The study involved nearly 2,300 children in that age range -- many of whom received two doses of the vaccine three weeks apart. The others received placebo doses.
The dose given to the younger children, 10 micrograms, is a third of the amount given to adults and children 12 to 16 years old. Pfizer said the smaller dose would minimize side effects but still activate a strong immune response.
Pfizer's vaccine is already being administered in children 12 to 16 years old. If its lower dose is approved, the vaccine would be the first to be authorized for children as young as 5. File Photo by John Angelillo/UPI
"Two primary doses of the vaccine given three weeks apart in 5 to 11 years of age have shown a favorable safety and tolerability profile, robust immune responses against all variants of concern and high [effectiveness] against symptomatic COVID-19 in a period where the Delta variant was predominant," Pfizer's 82-page report said.
"Given all the [data], the benefits of the Pfizer-BioNTech COVID-19 vaccine ... in children 5 to 11 years of age outweigh the known or potential risks."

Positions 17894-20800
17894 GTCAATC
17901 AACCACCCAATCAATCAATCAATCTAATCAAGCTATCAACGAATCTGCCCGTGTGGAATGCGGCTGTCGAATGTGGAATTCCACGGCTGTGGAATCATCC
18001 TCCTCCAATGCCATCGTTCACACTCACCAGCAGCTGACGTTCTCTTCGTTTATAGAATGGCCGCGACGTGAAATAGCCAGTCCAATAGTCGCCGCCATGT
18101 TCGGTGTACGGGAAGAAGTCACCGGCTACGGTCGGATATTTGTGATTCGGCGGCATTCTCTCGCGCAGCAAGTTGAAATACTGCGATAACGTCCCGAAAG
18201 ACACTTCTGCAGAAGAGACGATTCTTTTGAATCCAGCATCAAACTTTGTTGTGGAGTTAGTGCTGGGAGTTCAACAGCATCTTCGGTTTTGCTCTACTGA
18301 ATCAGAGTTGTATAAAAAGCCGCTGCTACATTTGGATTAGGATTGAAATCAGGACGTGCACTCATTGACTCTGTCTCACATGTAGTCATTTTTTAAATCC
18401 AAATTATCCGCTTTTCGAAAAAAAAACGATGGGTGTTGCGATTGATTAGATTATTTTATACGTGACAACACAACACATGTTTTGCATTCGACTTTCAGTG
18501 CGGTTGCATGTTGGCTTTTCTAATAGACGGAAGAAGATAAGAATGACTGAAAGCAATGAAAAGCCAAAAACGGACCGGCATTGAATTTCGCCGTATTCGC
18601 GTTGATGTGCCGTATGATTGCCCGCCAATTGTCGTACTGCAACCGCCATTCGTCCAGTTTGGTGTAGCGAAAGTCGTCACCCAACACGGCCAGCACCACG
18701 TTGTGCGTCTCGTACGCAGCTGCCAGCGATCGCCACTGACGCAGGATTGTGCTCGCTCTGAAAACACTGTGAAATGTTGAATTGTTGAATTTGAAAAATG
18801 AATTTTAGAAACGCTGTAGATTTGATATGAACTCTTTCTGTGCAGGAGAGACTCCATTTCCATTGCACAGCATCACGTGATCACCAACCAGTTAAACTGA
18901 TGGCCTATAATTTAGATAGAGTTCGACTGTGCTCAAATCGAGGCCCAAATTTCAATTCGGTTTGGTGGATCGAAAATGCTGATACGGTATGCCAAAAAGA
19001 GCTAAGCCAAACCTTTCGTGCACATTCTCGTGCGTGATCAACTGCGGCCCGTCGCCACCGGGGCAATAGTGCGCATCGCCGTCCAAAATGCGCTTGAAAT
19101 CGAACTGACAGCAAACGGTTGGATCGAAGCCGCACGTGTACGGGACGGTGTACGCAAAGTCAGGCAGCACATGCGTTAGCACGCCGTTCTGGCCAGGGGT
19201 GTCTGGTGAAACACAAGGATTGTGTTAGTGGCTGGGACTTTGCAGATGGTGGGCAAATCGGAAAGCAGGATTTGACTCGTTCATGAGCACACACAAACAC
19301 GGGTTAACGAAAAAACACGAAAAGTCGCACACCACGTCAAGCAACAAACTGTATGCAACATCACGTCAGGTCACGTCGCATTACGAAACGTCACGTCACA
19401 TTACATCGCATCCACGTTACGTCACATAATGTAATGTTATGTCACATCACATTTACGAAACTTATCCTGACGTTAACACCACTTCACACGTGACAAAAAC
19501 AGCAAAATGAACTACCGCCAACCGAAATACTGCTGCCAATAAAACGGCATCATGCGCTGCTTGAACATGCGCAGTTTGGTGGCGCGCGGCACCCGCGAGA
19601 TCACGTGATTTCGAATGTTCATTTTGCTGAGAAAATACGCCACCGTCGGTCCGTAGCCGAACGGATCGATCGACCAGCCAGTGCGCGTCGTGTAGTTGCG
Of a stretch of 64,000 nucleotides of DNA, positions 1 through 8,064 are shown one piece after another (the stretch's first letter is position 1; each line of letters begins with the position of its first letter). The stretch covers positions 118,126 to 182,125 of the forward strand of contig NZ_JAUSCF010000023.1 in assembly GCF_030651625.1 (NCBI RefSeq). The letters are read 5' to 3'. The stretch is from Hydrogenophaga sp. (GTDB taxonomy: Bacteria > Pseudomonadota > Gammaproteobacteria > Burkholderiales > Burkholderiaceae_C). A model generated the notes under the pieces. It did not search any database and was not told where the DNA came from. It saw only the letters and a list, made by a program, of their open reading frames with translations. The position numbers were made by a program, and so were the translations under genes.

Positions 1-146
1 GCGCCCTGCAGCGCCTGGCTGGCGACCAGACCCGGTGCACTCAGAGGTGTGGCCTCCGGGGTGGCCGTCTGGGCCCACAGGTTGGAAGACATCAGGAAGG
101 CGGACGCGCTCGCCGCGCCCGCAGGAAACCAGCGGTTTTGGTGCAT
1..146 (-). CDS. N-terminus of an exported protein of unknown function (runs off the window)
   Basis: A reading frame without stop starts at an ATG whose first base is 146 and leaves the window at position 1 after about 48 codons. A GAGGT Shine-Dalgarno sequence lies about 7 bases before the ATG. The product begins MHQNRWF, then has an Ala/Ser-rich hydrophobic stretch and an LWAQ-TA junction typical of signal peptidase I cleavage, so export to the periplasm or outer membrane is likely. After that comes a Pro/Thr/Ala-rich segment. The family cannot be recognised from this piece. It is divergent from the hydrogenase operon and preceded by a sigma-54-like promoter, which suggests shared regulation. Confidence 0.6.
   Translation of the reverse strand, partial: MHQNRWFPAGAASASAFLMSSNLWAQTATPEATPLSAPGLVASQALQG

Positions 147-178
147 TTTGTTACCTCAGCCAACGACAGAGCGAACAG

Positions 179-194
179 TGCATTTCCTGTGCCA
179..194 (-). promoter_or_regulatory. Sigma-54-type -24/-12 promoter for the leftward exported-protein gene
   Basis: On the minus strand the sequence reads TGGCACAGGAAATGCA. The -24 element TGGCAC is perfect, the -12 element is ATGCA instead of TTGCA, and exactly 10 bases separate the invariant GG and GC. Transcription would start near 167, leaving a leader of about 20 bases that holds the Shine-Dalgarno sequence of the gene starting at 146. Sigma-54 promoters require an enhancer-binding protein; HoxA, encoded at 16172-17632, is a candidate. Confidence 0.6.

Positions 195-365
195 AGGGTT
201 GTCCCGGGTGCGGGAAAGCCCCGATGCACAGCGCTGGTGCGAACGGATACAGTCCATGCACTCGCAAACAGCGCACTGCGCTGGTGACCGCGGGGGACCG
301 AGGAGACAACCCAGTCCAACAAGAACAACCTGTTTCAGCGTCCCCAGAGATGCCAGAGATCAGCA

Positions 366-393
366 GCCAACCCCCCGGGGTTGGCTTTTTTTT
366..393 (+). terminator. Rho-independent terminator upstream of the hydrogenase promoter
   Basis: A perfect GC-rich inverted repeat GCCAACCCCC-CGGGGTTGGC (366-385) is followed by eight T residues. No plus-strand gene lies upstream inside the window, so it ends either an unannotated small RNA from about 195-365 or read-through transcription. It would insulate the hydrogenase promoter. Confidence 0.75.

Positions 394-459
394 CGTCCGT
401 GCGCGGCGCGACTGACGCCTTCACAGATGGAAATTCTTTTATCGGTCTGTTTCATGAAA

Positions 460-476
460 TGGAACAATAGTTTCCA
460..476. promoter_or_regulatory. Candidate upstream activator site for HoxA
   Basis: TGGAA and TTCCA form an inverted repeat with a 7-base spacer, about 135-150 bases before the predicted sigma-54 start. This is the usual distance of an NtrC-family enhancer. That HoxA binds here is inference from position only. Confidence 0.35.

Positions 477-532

The FDA was expected to post an independent review of the Pfizer data later Friday.
The agency's Vaccines and Related Biological Products Advisory Committee will meet on Tuesday to weigh including children 5-11 in its emergency use authorization for Pfizer's coronavirus vaccine.
If the panel approves lower doses for younger children, the FDA and Centers for Disease Control and Prevention would also need to sign off on them. If that happens, children in the lower age range could begin to receive the vaccine next month.
The data showed that the antibody response in children with the lower dosage were comparable to the immune response seen in adults who'd received the vaccine.
Pfizer's vaccine is already being administered in children 12 to 16 years old. If its lower dose is approved, the vaccine would be the first to be authorized for children as young as 5.